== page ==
Given a set of rows displayed on a table, I want to offer my users three sorting posibilities. The first two are the common ascending and descending.

My problem is with a third option: "manual sorting"

Manual sorting is not compatible with normal column sorting. Whenever a table is sorted alphabetically, the meaning of "custom sort order" is lost. Dragging one row to a new location requires a table displaying the current manual sort view.

I can only think of two solutions:

  1. Reload the whole table in manual sort mode if the user tries to relocate a row.

  2. Disable drag/dropping if there is some type of sorting.

I can immediately imagine that (1) is quite an aggressive UX solution, but (2) is also hard to convey in an intuitive way for the user. Most likely the user will think it is not possible or something is broken.

Using (2) and showing an alert window with an explanation seems quite ugly. Furthermore, I am not even sure about how to properly disable column sorting. Since I do not like either of these two solutions

  1. Clicking third time disables sorting
  2. Context menu (hard for web and touch interfaces)
  • 1
    Is your "manual" sorting already stored in some base with each row have index or is it only the current user view ?
    – ColdCat
    Commented Sep 11, 2013 at 9:10
  • The manual sorting is stored and can be replicated to other devices. It is a decimal value with no sequence pattern, so I cannot even let the old good spreadsheet tables with their row numbers inspire me. Commented Sep 11, 2013 at 9:16
  • As Manual sorting is disconnected from what user view on ascending/descending, the User have absolutely no interest in moving row in classic sorting because he can't guess where the row will go. So I think it's better to have a button to switch to manual sorting without any other sort and let the user move row only on that mode.
    – ColdCat
    Commented Sep 11, 2013 at 10:20
  • You can use the sort value as a hidden row for sorting and if the user clicks on one of the sort by modes, the values of that row can be overridden with new values. Just make sure that when the user moves a row, the sort values above it are all recalculated, otherwise you end up with multiple rows with the same order value. Commented Sep 12, 2013 at 14:58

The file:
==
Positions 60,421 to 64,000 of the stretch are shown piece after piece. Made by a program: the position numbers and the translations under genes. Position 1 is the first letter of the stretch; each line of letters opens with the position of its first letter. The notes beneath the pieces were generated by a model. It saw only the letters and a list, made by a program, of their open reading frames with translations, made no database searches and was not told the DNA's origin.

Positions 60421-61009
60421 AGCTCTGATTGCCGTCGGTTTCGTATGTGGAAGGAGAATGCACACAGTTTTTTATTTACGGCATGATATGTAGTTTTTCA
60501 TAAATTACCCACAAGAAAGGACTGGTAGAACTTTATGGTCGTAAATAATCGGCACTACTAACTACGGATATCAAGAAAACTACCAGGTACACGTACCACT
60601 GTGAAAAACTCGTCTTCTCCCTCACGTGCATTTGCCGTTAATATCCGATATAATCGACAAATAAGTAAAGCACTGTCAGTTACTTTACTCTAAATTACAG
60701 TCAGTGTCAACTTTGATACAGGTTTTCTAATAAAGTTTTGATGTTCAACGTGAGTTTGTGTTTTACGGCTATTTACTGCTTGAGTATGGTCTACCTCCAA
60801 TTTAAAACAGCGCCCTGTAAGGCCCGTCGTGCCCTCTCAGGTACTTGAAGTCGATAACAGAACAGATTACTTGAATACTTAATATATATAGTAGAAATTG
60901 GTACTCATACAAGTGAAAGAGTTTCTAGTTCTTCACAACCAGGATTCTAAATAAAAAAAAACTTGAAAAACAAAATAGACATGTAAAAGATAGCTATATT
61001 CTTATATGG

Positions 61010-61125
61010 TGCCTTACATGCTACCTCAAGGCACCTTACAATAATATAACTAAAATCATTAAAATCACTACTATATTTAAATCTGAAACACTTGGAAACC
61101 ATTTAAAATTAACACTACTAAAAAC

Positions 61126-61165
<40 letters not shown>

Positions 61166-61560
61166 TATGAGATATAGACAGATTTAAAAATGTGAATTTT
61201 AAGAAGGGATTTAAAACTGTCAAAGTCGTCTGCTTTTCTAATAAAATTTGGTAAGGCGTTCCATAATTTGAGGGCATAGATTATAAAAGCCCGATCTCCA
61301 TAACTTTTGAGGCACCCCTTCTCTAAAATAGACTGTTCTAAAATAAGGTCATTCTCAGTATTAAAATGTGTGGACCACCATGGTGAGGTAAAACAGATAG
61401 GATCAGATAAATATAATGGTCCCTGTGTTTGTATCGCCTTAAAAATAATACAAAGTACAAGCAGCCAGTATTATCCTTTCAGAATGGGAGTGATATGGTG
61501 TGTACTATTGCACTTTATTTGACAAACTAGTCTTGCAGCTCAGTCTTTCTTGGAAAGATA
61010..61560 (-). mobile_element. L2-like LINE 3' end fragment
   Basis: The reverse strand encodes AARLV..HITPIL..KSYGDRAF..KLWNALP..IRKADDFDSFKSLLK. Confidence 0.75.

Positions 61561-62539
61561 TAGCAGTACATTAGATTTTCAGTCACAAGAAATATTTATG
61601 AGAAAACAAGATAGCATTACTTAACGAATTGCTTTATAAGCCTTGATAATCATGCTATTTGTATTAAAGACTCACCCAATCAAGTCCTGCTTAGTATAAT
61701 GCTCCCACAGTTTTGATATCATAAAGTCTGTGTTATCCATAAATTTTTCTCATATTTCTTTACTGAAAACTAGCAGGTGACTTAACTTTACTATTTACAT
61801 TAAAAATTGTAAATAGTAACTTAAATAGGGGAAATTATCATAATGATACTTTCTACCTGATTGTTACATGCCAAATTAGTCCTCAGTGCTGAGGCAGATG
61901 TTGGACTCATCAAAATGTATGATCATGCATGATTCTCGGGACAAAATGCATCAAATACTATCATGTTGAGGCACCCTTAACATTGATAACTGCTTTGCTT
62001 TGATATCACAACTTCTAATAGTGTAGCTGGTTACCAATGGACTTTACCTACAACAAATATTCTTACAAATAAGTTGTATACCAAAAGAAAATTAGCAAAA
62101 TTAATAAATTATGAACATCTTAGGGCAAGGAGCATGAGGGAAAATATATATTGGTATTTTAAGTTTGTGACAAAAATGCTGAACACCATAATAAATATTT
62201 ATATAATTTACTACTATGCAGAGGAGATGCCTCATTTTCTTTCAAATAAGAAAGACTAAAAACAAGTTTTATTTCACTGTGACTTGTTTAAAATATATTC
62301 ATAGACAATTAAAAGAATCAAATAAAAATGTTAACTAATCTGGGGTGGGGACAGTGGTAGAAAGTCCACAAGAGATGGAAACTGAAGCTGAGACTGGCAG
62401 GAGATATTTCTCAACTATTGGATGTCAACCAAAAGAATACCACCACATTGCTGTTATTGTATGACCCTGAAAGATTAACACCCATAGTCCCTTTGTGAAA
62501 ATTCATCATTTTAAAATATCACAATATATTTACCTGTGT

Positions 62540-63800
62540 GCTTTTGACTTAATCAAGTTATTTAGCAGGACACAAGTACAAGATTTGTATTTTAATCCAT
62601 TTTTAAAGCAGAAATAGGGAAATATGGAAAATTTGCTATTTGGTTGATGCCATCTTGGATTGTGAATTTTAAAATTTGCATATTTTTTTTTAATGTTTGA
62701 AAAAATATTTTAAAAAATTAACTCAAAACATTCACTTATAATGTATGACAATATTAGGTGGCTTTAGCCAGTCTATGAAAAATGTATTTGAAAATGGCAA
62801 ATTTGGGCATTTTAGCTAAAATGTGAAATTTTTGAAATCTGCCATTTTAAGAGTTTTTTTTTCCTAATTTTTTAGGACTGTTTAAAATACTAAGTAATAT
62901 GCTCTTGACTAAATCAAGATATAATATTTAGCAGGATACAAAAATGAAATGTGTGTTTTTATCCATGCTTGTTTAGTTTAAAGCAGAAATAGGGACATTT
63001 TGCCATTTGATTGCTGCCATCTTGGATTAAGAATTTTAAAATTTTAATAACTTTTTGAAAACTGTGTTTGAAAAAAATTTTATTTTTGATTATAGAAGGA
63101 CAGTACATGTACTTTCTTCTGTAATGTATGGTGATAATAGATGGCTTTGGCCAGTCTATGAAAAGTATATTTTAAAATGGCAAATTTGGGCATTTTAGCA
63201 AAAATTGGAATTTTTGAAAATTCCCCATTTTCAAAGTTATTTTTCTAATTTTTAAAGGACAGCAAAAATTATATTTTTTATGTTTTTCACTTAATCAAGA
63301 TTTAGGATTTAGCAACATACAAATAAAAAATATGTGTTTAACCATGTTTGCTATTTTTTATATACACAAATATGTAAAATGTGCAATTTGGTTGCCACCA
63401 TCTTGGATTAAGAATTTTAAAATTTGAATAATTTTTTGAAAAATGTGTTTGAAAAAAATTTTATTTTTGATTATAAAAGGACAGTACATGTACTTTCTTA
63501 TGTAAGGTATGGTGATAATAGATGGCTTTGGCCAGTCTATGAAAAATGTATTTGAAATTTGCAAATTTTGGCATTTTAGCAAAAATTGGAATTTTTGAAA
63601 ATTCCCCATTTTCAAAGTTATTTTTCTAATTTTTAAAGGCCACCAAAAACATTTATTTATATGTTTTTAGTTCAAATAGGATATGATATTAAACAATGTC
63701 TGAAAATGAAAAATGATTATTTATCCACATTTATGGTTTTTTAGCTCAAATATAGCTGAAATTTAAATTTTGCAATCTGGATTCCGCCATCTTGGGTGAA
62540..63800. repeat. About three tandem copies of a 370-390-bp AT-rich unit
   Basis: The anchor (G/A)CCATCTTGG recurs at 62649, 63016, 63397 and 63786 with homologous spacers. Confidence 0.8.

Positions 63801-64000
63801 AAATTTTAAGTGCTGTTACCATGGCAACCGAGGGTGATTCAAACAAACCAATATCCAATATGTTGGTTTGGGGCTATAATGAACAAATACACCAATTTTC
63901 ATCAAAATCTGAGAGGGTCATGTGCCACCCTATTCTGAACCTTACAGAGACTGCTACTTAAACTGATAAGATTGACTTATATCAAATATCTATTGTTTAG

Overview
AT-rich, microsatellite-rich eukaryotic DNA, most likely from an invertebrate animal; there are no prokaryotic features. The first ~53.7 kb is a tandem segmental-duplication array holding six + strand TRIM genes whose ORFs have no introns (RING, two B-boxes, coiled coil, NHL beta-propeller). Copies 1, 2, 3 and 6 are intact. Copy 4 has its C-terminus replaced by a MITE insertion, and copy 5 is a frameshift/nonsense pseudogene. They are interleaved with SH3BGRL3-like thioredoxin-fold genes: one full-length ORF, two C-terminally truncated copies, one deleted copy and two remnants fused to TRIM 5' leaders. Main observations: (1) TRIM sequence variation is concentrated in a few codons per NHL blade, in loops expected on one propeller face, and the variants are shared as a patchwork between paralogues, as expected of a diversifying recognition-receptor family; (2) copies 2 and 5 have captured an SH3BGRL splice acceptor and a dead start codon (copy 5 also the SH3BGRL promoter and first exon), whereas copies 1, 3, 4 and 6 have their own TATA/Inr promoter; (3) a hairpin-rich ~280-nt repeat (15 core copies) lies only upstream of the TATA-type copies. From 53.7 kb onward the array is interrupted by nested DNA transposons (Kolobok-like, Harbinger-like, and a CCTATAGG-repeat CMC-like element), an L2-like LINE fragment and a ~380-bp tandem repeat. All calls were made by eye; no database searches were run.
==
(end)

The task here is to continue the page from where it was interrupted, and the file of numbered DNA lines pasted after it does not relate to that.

1 Answer 1



The root of your problem is that your system involves 3 states, two of which has functionality constraints (the non-manual sorts).

As such, your task is to convey the constraints to the user in an optimal way.

One (of many non-optimal) options I can think of is to have drag handles that will be greyed out in non-manual sort. But this requires extra space (for the handles), non-conventional, hard to program, to name a few issues.

Disallowed Drop Zones

What is conventional (and also easily programmable) is disallowed drop zones. For instance, on your OS, you may be able to drag a file from one folder onto another, but not onto the start/apple menu.

So my recommendation is to allow drag in non-manual state, but no drop. The drag proxy (the helper tip that tracks the mouse) could say something like "You can only change column position in manual sort mode".

Although the constraints are not obvious to the user before the action, the assumption is that one mistake is sufficient to inform the user about the constraints and the system logic.

A screenshot showing disallowed drop hint

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